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Revolt into Style: Pop Arts in Britain by…
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Revolt into Style: Pop Arts in Britain

by George Melly

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A remarkably clear-eyed vision of the pop culture of the 1960s written over the last few years of the decade. Melly’s great triumph is to understand the nature of pop culture as it evolved in that decade, how it came to prize an ephemeral moment and an eternal now. How it disdained history and celebrated novelty. What makes him sharper than most is that even when dissecting the nature of the movement he’s capable of determining its impact outside London and how important a national impact is if a movement is genuinely to be described as popular.

After defining his terms Melly deals with pop music (as the revolutionary catalyst this gets nearly half the book), visual pop (art and fashion, pop film and TV and finally pop literature. Throughout it’s clear that Melly’s a slightly detached observer, being slightly too old to participate in the pop revolution but this is a benefit – he can see the flaws of what’s happening by virtue of experience but isn’t so old that he automatically disparages the art produced by the young. As a result his conclusions are both intellectually and emotionally intelligent, able to see to the roots of his subjects without sneering at how derivative they might be. His key insight is to see pop culture as eternally seeking novelty, that its driving force lies with youth’s fascination with change and kicking against previous generations. Given Bowie’s literary omnivorousness you can perhaps imagine him reading this and realising the need for continual ch-ch-ch-ch-changes (whereas his contemporary Bolan remained trapped in an eternally perfected pop moment and thus was swiftly left behind once his time was done).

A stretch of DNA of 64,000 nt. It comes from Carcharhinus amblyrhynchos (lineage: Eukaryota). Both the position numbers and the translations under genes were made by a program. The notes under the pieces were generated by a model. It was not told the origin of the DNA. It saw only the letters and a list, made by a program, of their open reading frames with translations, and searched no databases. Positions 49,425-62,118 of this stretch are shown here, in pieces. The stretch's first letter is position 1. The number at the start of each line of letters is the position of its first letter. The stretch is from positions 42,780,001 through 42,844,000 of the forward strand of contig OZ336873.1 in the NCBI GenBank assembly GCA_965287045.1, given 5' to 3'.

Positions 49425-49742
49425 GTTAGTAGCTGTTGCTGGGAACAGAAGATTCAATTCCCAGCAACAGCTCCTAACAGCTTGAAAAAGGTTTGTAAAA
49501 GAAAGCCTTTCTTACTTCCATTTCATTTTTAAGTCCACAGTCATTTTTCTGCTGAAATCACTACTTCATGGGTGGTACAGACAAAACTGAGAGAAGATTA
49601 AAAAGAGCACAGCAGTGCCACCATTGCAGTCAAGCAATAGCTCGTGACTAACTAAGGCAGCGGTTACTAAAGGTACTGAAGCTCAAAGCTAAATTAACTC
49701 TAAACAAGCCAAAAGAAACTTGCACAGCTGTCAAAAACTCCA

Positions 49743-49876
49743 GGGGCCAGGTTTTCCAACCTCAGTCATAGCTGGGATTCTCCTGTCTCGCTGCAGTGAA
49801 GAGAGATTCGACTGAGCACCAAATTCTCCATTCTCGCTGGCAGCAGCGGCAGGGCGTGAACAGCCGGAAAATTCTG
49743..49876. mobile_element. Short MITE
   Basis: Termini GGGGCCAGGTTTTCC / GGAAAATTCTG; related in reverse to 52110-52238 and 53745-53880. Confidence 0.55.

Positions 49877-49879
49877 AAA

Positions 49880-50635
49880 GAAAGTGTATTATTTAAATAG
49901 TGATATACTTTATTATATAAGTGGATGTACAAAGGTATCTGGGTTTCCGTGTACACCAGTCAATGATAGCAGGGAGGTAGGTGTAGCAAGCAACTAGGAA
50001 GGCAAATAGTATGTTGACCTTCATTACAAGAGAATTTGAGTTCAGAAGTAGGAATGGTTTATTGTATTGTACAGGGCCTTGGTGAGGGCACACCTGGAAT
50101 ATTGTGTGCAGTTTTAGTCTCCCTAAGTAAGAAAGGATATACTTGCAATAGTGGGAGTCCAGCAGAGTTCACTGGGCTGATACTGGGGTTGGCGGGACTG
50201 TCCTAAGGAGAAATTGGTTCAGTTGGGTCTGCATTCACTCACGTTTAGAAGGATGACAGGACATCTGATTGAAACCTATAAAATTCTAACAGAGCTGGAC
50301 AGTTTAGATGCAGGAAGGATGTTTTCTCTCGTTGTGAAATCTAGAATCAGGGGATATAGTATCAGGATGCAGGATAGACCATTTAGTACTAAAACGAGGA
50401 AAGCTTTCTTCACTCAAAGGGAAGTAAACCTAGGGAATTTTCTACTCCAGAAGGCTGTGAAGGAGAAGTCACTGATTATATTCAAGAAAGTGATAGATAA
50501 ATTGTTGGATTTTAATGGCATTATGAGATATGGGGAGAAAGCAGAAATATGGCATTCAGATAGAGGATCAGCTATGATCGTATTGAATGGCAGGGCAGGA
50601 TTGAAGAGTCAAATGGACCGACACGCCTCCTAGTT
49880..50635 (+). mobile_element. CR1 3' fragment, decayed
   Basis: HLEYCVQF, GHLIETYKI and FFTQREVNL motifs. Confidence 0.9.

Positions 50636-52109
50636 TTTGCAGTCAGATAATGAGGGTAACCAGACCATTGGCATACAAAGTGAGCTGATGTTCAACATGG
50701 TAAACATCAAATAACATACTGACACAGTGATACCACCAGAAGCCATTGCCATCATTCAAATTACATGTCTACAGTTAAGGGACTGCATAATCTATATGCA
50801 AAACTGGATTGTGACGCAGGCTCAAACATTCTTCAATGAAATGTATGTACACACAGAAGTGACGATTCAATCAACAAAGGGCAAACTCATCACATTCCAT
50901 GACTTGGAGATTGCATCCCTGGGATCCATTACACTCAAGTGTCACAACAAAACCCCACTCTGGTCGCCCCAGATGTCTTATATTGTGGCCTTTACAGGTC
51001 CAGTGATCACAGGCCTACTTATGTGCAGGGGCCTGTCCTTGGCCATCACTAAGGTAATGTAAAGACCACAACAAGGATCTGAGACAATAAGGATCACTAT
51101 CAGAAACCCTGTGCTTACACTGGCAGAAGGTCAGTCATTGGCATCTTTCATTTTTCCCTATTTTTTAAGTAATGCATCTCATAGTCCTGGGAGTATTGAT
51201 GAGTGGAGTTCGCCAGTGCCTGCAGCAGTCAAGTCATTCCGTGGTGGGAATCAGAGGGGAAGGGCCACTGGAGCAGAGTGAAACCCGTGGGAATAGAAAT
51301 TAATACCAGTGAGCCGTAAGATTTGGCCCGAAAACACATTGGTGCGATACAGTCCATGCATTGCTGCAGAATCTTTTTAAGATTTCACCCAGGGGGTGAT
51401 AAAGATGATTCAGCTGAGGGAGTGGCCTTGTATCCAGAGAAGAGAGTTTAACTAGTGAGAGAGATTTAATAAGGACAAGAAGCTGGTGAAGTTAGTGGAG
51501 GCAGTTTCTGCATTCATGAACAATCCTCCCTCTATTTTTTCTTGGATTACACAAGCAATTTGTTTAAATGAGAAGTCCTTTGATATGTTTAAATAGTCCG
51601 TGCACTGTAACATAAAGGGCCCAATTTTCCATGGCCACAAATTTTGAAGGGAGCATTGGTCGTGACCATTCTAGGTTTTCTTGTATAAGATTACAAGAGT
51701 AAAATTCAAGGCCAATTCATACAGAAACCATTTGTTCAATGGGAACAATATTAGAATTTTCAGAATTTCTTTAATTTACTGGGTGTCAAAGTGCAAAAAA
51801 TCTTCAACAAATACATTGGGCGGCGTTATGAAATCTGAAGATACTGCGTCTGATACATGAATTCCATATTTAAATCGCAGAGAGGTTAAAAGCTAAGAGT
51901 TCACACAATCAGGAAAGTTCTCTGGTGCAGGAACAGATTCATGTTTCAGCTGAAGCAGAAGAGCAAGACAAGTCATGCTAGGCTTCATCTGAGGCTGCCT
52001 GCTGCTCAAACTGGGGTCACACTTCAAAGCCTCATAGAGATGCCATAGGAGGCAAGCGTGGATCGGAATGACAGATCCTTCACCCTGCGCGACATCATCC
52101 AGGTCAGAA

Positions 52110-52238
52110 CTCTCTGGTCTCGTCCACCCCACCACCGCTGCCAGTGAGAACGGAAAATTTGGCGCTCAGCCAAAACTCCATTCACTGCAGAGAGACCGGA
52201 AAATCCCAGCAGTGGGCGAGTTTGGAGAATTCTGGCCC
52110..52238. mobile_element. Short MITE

Of course, this also really means the book was outdated before the writing was done, but it remains relevant in the principles it finds. You can trace Melly’s central thesis through punk (startlingly you can see punk’s roots towards the book’s end, five years early), new wave, Smash Hits, MTV, Tarantino, Britpop and so forth. What’s slightly startling is the conclusion; that this injection of energy, of pop has left society less rigid and more emotionally intelligent. The specifics may have dated; this though remains an intelligent analysis of how culture works. ( )
  JonArnold | May 4, 2015 |
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